Consequences of Inaction
February 15, 2016
Consequences of Inaction
The Effects of the Budget Stalemate on Revenue and Spending at the Midpoint of Fiscal Year 2016
New analysis by the Fiscal Futures Project finds that Illinois’ budget impasse has put spending on autopilot while revenue is down significantly. This perfect storm of decreased revenue and uncoordinated spending is causing uneven allocations and exacerbating an already massive budget deficit.
The policy brief uses data from the Illinois Office of the Comptroller on spending and revenue as of December 31, 2015 to provide a detailed accounting of the budget picture at the mid-point of FY16. The data show that as of mid-FY16, Illinois had revenue of only about $30 billion, or 46 percent of FY15 revenue. Based on this data and other analyses, the researchers project final revenue for FY16 of about $63.7 billion, a decline of $1.9 billion from FY15.
“The scheduled phase-out of the temporary income tax rate increase has left the state with significantly less money this fiscal year. That’s a problem in itself,” said David Merriman, co-director of the Fiscal Futures Project. “But the autopilot spending caused by the budget stalemate means that the state is allocating expenditures for some categories at rates similar to FY15, while others are receiving almost nothing.”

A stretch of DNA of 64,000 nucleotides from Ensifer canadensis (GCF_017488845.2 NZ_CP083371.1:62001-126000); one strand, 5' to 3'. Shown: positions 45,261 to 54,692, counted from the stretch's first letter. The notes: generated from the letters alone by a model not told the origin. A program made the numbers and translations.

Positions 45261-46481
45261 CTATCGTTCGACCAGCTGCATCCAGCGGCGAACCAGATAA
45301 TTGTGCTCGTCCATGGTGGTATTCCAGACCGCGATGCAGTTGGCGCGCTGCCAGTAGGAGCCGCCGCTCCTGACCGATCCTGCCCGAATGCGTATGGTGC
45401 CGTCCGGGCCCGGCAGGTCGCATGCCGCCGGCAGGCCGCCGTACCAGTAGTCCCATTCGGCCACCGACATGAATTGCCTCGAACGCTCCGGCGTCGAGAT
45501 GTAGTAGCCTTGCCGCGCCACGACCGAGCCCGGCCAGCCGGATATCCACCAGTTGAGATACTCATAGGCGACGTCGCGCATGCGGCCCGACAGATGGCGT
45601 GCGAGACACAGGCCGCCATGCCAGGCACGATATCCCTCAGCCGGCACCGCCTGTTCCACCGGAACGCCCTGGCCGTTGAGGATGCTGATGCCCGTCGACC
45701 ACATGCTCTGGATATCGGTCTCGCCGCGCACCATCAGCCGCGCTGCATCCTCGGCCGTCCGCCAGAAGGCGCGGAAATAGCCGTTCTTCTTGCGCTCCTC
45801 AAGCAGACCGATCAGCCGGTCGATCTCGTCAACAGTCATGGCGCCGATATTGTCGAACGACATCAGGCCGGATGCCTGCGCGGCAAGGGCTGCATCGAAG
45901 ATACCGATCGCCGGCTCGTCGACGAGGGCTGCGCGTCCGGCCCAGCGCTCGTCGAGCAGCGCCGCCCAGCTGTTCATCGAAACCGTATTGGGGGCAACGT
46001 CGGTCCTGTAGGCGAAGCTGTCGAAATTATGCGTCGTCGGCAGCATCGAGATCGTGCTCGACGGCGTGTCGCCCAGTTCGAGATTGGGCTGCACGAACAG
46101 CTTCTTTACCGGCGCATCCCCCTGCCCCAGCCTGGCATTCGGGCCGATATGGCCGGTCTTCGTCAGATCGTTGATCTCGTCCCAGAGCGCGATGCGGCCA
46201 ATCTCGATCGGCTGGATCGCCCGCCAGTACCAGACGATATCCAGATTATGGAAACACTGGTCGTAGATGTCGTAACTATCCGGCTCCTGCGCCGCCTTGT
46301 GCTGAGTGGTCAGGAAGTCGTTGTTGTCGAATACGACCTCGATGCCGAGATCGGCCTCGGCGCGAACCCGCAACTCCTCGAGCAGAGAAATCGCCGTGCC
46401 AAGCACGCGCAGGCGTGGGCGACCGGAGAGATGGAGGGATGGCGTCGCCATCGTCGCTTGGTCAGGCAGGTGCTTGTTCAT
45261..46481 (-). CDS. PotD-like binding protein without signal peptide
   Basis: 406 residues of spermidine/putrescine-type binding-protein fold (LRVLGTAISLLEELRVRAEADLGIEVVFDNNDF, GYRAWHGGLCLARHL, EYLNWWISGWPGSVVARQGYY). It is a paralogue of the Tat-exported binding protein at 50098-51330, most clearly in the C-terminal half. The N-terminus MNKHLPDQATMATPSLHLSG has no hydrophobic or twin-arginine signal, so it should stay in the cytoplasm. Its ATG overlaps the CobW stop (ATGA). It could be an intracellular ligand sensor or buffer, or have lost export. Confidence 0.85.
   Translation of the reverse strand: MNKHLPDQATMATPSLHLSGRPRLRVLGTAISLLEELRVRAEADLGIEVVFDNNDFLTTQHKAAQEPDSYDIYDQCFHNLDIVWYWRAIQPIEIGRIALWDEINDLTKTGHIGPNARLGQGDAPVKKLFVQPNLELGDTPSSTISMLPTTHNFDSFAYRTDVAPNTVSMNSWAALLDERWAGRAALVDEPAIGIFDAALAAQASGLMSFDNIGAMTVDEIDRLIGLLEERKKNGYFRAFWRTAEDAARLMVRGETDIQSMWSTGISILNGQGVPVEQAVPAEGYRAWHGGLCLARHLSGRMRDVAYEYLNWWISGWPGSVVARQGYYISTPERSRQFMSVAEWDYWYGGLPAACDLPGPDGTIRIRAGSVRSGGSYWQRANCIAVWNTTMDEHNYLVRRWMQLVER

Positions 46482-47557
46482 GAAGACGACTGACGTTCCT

The report provides a data table that details allocations to various departments and agencies. It compares the amount allocated by mid-FY16 to total spending in each category in FY15, to provide a ratio expressed as a percentage of FY15 spending. For example, spending for K-12 education, funded by an appropriations bill, is consistent with last year at $3.99 billion, or 45 percent of FY15 spending.
The ratios range from a low of less than 1 percent (state employee health care) to a high of 55 percent (Environmental Protection Agency). Other areas with particularly low mid-FY16 rates of expenditures include university education (1 percent), the Illinois Community College Board (1 percent), and the Capital Development Board (3 percent).
Overall, the state’s lack of a budget will only add to the imbalance between revenue and spending, resulting in a bad deficit made worse. The state had a structural deficit of $4.2 billion at the end of FY15. The researchers project that the state will accumulate an additional deficit of $6.6 billion by the end of FY16.
“Understanding how much is being spent where, and how it compares to last year, gives us an idea of what to expect by the end of FY16,” said Merriman. “Our analysis provides a resource to help policymakers and the public more thoroughly understand the long-term consequences of inaction on the budget.”
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